“One powerful cause of variety was geography, in particular the contrast between Highland and Lowland Zones. It was Sir Cyril Fox who argued in his book ‘The Personality of Britain’ (1932) that the Lowlands would usually be exposed to forces of change before the Highlands. The Highland/Lowland contrast certainly makes good sense when applied to Britain, where north and west form a distinctive geographical area, including a good deal of land over 400 metres above sea-level. Poorer soil and climatic conditions made agriculture more of a challenge in the Highland Zone than it was in the south and east. In a British Isles context, however, the Highland/Lowland contrast is not quite so clear. Ireland, which has been compared to a saucer in which the rim represents the hills and the flat base the central plain, is not, geologically speaking, a Highland Zone. There is no doubt, however, that the narrow seas between north-west Ireland and south-west Scotland linked rather than divided them. At this particular period, however, it may be seen as forming part of a ‘cultural Highland Zone’, cut off, for better or worse, from the influence of the rising military power of Rome.

“Geographical determinism should not be pressed too far, however. It can also be argued that, under certain conditions, the Irish Sea provided a channel of communication…. It also seems to have been the case during the fifth and sixth centuries AD when Christian communities on both sides of the Irish Sea retained their links with Christian Europe at a time when the eastern half of Britain was being overrun by Germanic settlers. The Irish presence in Scotland in the sixth century AD and in parts of Wales illustrates the same point….

Another contrast between the Highland and Lowland Zones was almost certainly demographic. No firm statistical evidence exists but several strong indicators suggest that there was a considerable increase of population in the Lowlands from the fifth century onwards, well before the Belgic invasions. A good deal of internal colonisation seems to have taken place during this period….”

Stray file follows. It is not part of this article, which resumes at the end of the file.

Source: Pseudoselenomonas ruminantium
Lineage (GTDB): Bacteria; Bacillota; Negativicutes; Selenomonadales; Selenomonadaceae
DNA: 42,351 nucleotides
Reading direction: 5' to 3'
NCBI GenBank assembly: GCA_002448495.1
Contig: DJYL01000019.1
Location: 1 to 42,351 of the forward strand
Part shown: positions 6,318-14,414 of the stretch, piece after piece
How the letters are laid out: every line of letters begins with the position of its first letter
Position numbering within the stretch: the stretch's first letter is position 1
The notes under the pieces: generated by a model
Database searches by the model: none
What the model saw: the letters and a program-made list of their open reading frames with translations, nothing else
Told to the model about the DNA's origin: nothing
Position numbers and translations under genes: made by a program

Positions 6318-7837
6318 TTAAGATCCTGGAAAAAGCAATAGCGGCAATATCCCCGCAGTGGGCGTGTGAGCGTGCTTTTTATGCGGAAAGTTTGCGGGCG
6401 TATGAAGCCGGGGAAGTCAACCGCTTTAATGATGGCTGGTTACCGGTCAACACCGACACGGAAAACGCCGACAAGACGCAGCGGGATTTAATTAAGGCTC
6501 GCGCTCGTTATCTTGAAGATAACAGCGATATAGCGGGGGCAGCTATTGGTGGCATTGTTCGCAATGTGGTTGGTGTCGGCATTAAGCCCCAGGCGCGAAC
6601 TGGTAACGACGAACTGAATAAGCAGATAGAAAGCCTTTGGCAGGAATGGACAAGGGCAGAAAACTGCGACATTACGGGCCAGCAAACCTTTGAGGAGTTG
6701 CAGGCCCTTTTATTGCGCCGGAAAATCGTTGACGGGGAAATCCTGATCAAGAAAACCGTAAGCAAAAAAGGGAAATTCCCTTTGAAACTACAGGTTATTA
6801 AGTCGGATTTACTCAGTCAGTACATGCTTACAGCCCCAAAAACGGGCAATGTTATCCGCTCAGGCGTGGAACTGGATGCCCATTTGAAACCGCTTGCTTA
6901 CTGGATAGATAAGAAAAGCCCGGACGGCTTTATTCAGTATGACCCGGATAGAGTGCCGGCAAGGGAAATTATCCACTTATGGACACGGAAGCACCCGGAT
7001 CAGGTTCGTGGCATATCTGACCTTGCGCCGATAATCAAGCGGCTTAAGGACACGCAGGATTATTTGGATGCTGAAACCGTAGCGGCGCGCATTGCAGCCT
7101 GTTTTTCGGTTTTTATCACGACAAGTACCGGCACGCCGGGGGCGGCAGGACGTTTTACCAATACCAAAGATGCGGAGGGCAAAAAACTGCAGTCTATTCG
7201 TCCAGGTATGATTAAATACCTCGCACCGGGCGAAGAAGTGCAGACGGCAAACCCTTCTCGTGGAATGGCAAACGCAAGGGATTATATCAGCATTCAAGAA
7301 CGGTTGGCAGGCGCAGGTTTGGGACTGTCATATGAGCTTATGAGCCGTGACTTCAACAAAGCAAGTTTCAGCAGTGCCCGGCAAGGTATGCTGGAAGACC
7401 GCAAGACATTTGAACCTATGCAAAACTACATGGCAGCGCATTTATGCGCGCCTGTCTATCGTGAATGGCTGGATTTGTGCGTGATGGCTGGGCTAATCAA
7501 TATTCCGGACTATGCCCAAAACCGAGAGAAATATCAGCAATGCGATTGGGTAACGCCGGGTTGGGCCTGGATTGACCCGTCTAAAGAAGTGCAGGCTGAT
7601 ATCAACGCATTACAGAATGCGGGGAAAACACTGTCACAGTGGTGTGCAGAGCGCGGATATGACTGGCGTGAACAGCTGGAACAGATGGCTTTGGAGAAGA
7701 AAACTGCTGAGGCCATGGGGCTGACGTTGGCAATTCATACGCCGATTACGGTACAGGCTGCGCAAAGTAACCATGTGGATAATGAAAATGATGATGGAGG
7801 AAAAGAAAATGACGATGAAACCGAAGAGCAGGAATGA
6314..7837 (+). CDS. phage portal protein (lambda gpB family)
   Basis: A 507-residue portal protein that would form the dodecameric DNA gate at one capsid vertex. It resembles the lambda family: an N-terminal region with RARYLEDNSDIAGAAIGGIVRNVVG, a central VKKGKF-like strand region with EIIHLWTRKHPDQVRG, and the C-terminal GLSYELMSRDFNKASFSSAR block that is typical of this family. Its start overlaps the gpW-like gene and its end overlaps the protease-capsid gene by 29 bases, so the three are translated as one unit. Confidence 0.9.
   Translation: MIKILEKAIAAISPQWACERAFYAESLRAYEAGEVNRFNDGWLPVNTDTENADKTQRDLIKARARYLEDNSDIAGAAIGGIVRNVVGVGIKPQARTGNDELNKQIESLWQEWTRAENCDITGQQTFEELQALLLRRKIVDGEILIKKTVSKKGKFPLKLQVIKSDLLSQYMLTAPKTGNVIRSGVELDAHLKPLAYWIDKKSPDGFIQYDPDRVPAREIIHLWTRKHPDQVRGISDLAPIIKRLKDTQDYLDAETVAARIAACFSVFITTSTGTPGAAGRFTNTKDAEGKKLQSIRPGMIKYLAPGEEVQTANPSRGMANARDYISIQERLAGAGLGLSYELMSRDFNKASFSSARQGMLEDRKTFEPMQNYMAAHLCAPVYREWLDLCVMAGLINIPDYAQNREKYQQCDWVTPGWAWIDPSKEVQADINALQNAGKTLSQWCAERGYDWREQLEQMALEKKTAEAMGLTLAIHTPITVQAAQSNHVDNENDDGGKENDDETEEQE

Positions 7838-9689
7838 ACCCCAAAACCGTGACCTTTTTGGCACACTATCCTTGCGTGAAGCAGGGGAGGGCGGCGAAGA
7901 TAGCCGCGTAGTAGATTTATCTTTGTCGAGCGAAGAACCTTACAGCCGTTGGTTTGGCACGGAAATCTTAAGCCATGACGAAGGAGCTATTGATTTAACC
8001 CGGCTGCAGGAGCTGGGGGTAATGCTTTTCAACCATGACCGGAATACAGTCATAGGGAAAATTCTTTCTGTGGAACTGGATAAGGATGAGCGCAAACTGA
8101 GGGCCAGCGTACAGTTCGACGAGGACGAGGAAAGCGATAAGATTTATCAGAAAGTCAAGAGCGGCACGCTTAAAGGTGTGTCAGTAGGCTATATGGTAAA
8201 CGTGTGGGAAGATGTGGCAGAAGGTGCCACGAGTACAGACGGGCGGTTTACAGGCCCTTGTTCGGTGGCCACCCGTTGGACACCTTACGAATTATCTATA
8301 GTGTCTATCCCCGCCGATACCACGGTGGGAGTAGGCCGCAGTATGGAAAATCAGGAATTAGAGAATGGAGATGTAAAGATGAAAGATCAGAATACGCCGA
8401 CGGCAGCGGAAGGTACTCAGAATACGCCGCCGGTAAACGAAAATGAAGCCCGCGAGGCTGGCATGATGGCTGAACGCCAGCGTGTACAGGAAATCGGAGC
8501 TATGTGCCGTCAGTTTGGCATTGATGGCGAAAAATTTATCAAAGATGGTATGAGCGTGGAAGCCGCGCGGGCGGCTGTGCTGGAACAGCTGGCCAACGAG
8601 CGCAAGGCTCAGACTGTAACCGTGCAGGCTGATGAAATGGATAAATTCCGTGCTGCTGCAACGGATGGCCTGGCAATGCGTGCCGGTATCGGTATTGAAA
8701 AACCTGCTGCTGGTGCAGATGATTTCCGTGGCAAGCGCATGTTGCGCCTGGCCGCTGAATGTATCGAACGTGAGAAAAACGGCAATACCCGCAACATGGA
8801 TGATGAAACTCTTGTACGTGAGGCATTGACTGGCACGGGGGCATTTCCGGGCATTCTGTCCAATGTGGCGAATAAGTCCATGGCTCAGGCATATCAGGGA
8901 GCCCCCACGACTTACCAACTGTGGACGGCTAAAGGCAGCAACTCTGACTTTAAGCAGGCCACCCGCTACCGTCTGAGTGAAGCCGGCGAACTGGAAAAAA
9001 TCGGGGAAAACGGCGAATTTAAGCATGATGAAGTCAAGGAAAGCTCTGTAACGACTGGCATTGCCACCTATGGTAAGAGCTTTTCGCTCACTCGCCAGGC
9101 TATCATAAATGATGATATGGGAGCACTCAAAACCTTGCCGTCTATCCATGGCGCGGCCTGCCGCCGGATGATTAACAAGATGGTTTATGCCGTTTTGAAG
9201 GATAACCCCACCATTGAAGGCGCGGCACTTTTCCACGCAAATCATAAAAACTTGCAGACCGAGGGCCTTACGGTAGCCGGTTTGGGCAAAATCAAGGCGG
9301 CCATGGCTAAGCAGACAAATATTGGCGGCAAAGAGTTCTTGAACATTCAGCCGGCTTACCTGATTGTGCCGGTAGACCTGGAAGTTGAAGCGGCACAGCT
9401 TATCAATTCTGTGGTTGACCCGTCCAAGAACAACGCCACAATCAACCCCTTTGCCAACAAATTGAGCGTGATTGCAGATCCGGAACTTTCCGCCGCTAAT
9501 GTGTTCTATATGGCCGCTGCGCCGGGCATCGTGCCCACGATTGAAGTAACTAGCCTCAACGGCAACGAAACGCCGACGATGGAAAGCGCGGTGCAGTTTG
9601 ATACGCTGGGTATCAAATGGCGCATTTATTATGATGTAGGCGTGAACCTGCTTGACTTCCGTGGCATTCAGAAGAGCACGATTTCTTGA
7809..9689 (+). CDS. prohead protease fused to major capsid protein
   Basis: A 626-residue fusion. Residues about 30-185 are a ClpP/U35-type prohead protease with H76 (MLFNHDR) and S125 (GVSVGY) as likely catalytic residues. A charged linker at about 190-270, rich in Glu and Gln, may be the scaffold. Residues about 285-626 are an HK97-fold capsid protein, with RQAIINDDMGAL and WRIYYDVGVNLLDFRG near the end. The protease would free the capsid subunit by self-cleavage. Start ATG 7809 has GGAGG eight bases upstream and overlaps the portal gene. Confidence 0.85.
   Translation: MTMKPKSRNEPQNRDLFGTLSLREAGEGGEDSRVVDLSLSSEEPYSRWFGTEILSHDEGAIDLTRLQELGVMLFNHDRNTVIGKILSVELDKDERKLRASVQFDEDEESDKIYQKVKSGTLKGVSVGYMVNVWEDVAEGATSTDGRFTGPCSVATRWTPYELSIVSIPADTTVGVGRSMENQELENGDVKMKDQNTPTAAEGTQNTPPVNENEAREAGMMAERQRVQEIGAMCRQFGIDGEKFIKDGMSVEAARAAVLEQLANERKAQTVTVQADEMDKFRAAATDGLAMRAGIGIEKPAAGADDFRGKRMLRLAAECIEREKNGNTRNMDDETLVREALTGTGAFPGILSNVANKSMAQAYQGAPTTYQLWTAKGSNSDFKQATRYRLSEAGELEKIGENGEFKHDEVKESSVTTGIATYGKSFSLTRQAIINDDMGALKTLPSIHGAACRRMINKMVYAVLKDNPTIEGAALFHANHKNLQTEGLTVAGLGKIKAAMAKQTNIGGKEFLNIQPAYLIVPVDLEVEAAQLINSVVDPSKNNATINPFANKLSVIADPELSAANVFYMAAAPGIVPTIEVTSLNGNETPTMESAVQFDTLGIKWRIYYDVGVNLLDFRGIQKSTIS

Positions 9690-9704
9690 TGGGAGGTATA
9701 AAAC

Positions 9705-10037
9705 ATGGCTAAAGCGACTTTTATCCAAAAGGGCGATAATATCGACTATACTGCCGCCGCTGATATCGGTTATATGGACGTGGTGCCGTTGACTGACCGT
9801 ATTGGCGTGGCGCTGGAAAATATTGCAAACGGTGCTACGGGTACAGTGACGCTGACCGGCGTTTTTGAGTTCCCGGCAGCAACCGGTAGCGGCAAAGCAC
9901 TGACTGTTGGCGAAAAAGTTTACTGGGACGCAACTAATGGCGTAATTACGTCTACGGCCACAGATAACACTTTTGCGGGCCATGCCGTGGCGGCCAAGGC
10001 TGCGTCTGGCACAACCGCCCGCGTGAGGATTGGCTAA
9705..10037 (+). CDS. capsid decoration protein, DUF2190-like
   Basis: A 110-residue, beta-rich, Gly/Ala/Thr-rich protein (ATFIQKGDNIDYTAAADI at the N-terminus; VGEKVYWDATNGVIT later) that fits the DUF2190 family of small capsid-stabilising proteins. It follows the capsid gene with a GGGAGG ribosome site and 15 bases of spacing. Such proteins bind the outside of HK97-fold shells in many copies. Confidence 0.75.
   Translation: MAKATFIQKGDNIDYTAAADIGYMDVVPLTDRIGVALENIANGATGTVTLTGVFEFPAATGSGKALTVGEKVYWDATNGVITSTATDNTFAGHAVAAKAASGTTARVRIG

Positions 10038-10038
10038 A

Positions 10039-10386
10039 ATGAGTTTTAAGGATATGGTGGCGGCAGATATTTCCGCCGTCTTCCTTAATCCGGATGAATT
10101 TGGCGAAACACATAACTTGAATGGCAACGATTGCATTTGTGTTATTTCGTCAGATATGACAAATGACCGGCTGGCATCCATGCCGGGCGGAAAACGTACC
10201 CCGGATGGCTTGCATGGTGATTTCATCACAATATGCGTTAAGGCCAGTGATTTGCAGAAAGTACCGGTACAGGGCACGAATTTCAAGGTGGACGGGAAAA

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from The Culture of the English People: Iron Age to the Industrial Revolution (1994) [pgs. 5-7]:

“Some fifty years ago Sir Cyril Fox published one of the most seminal books in the history of British archaeology and culture, ‘The Personality of Britain’. In it he distinguished two parts of these islands, a ‘highland’ zone and a ‘lowland’ zone, with a boundary between them which ran from County Durham to Lyme Bay on the south coast (Fig. 1.1). This line separated a predominantly hilly region of Paleozoic rocks from a gentler region of Secondary and later rocks. These two regions, he argued, corresponded with two differing modes of cultural evolution. Simply expressed, his argument was that the bearers of outside cultural influences reached the Highland Zone often by sea and almost always in small numbers. Their impact was never sufficient to blanket or submerge the indigenous cultures. Instead they became assimilated. Elements of older cultures are today not only present, but conspicuously so in Highland Britain. Lowland Britain, by contrast, lay at the receiving end of a long series of invasions, from those who walked across the landbridge which once existed with Europe to the more recent invasions of Anglo-Saxons, Vikings and Normans. Each wave was powerful enough to impress its own culture, and thus to mask or to destroy pre-existing cultures. Fox commented on the relative ease with which new civilizations are established in the Lowland Zone, repressing without necessarily obliterating those which had prevailed before. ‘There is [thus] greater unity of culture in the Lowland Zone, but greater continuity in the Highland Zone.’

“The Fox model has not been without its critics. Some, including the present writer, would interpose a third zone covering the basically claylands of the English Midlands, between the Highland and the Lowland, with its own distinctive cultural history. But, however modified, the Fox model has been of incalculable imortance to a cultural history of these islands. It gives a rational explanation for a phenomenon which will recur in the pages of this book, namely the persistence of early cultural traits in the Celtic west and north, and the greater degree of cultural traits in the Celtic west and north, and the greater degree of cultural homogeneity in the lowlands of the south and east.”

england - lowland-midland-highland zones
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previously: this one’s for g.w. and the flatlanders vs. the mountain people

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a sense of entitlement ii